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springpin
03-22-2015, 03:31 PM
My latest column is on the one pin about which I have received the most questions.

baseballpinbackbuttons.wordpress.com

ooo-ribay
03-22-2015, 05:48 PM
Man.....you come out of a hiatus in a big way! :p

springpin
03-22-2015, 06:07 PM
About 20 years ago I struck up a conversation with a man I had just met. He appeared to be in his early-mid 70s. He concluded our conversation by saying(in reference to himself), "When I die, it will be like a library that burns to the ground---all that knowledge will be lost forever." I'm trying to share what I know while I still remember it and before the fire comes. It also helps to now be in retirement.

sporteq
03-24-2015, 12:11 AM
Paul nice pin! This 1905 Athletics pin is pretty large pin.


Albert

springpin
03-24-2015, 11:47 AM
Albert,

Thanks for the note. Oval baseball pins are seldom found----typically used more in football. But you are correct about the width dimension. I should have been more precise in my language, "largest round baseball pin." That 1905 beautiful A's pin is from the "Golden Era" of pinmaking. It was designed to be displayed as a work of art, not worn. They sure don't make them like that any more.

I hope you are enjoying my columns.

Paul

sporteq
03-24-2015, 07:07 PM
Paul- the column is great! I'm glad your sharing all that great info. Would it be possible to see the backside of the 1916 Bo Sox pin?

That 1905 A's pin is a stunner! I love the ornate card board backing too. I belive there's only maybe half a dozen that have survived.. Does that sound correct?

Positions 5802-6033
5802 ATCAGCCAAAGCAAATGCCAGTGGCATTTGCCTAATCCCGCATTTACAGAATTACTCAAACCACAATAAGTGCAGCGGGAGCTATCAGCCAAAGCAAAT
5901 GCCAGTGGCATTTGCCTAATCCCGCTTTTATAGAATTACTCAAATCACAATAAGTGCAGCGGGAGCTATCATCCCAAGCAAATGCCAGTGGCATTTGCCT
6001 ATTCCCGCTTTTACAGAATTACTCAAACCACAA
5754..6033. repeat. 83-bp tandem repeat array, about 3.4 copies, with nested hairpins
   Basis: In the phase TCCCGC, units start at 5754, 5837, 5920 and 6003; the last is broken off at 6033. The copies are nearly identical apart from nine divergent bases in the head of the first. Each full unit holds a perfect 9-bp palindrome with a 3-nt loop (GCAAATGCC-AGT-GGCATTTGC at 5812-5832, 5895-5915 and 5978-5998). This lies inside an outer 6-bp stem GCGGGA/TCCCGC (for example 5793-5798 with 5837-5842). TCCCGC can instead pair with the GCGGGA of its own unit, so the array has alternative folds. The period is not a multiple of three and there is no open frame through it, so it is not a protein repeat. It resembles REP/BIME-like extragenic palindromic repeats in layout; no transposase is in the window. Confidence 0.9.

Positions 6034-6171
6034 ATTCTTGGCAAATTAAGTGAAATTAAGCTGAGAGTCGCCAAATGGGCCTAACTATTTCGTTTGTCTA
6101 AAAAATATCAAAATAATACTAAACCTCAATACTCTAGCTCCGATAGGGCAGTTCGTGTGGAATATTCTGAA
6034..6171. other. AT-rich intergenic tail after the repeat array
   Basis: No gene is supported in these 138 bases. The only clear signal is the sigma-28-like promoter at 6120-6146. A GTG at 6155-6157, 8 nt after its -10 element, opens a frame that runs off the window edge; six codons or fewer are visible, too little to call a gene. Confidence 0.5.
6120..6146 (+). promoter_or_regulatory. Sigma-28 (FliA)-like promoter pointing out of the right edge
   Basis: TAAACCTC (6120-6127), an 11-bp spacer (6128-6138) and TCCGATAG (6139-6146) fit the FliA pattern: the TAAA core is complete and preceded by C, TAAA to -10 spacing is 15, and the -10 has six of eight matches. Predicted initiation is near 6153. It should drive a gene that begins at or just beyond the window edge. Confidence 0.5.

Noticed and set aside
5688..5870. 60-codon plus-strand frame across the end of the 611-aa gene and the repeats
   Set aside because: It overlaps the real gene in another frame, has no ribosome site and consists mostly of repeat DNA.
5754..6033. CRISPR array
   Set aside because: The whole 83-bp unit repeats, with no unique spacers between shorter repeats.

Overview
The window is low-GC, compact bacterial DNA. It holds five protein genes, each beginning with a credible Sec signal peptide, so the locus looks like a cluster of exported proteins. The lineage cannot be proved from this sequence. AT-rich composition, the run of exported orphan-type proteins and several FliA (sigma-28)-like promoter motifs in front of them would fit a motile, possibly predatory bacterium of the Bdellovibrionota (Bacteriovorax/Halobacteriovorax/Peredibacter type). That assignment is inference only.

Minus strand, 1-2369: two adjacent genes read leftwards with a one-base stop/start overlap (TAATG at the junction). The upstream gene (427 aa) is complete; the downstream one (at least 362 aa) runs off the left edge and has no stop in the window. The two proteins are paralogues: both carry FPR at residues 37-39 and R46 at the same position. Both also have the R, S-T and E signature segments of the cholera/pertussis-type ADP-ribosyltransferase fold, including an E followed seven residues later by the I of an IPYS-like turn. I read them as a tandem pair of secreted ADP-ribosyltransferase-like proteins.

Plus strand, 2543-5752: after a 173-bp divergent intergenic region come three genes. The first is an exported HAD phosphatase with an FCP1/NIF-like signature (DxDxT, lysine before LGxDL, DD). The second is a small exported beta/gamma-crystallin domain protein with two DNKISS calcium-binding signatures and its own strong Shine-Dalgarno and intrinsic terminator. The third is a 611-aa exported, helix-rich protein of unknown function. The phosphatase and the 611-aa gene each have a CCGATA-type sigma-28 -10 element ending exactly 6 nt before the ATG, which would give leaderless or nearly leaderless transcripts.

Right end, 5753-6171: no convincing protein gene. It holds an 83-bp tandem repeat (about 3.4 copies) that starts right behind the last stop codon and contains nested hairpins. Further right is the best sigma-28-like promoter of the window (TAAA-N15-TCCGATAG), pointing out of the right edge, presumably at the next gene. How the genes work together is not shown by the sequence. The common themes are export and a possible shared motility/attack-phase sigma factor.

Albert

springpin
03-24-2015, 08:49 PM
Albert,

Sorry, not readily. The pin is locked up in a bank vault. I can tell you that it has a cardboard backing, if that is of interest to you. I lifted the image from my book.

springpin
03-24-2015, 09:17 PM
Albert,

I'm sorry, I did not answer your other question. You should know by now I am generally incapable of giving a simple and short answer to any baseball pinback button question. Here is my take on the 1905 pin. Since it was originally designed to be displayed rather than worn, its chances of survival are higher. Since it is physically large, the odds of it getting lost or misplaced are lower than a small pin. I consider this pin to be almost like a small trophy. As such, the number of surviving specimens might be approached in reverse: how many were likely made? My guess is a very small number. We should also remember the Athletics were the losers of this World Series. Someone commissioned a lot of artistry despite not winning. Their manner of distribution is unknown, perhaps limited to front office people. I doubt if they were made available to the public.

I have seen only two versions of this pin: the original version with all the adornments (the one a reader posted), and just the pin minus all the adornments. So at least I will vouch for two. What is unknown is whether these pins get re-cycled among the auction houses every few years, or whether previously unknown specimens turn up. I am reminded of the old joke by Johnny Carson: there is only one fruit cake in the world. Every holiday season it gets passed off to someone else.

sporteq
03-24-2015, 09:49 PM
Paul- please give us the long version.. the heck with the simple explanation.. haha. I do remember a version that come up to auction with a large chip missing out of the ornate cardboard backing. I don't recall what auction.

Albert